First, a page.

When you’re making a comprehensive plan for your estate property, don’t forget all of the materials you have stored online, such as digital files, your social networking identities and access details, your accounts
While you may not be able to line item each of these items through your will, you may still want to consider what will happen to them in the future. Here are some of the most important questions you need to consider in the process of evaluating your digital legacy:
- Do you want your Facebook profile to be put into memorial status, left alone or deleted?
- Do you want someone to make any final entries on your blog to notify individuals of the future of the site?
- Do you want someone to have access to your email accounts after you pass away?
- What should happen to the future of your domain names?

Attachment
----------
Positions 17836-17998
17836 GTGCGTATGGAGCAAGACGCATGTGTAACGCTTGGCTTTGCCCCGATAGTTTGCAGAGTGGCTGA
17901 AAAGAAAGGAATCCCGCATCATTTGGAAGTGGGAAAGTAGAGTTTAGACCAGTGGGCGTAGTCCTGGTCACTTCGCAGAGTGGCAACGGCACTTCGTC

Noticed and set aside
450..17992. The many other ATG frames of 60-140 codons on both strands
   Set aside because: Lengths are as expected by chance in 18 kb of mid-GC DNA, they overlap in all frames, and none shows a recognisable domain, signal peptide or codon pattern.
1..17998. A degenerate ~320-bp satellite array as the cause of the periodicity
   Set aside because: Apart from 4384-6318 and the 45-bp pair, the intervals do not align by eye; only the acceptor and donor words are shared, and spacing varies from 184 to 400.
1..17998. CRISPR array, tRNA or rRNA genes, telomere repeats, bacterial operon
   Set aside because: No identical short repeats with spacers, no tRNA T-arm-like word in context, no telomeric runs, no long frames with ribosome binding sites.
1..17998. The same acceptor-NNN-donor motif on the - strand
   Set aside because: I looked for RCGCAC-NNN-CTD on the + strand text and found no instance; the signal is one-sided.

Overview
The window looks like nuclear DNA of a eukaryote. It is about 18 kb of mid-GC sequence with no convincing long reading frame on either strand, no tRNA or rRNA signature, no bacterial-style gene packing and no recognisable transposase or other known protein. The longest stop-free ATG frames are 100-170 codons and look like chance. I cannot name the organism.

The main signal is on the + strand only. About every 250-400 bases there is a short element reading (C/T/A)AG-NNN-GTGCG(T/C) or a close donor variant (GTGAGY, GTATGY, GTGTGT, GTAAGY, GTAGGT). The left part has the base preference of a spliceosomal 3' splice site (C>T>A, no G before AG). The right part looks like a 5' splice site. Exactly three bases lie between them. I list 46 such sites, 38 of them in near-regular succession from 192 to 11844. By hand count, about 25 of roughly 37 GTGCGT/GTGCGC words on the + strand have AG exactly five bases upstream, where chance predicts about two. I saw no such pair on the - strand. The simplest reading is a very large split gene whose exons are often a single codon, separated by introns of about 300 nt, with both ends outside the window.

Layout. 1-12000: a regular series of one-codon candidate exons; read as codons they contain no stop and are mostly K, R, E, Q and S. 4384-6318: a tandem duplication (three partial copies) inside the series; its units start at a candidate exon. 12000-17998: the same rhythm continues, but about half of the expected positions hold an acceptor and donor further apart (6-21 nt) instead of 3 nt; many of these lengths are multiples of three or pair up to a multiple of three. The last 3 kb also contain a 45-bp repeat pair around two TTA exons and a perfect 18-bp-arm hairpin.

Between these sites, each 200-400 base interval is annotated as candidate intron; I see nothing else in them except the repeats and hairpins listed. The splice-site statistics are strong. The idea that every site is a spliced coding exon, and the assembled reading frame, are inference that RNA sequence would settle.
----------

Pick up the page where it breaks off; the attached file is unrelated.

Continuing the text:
- Do you have any online communities, such as a Facebook group that should be notified about your passing away?
Many people overlook these aspects in the process of estate planning, but as things in the world have become increasingly digitized, it is extremely important that you do everything you can to discuss your options with the help of an experienced estate planning lawyer.
If you want your survivors to be able to log into your online accounts as users, make sure that your final instructions left behind include login names and passwords. Your estate representative may be able to have limited access to your account, then this can be helpful if you choose not to leave login information.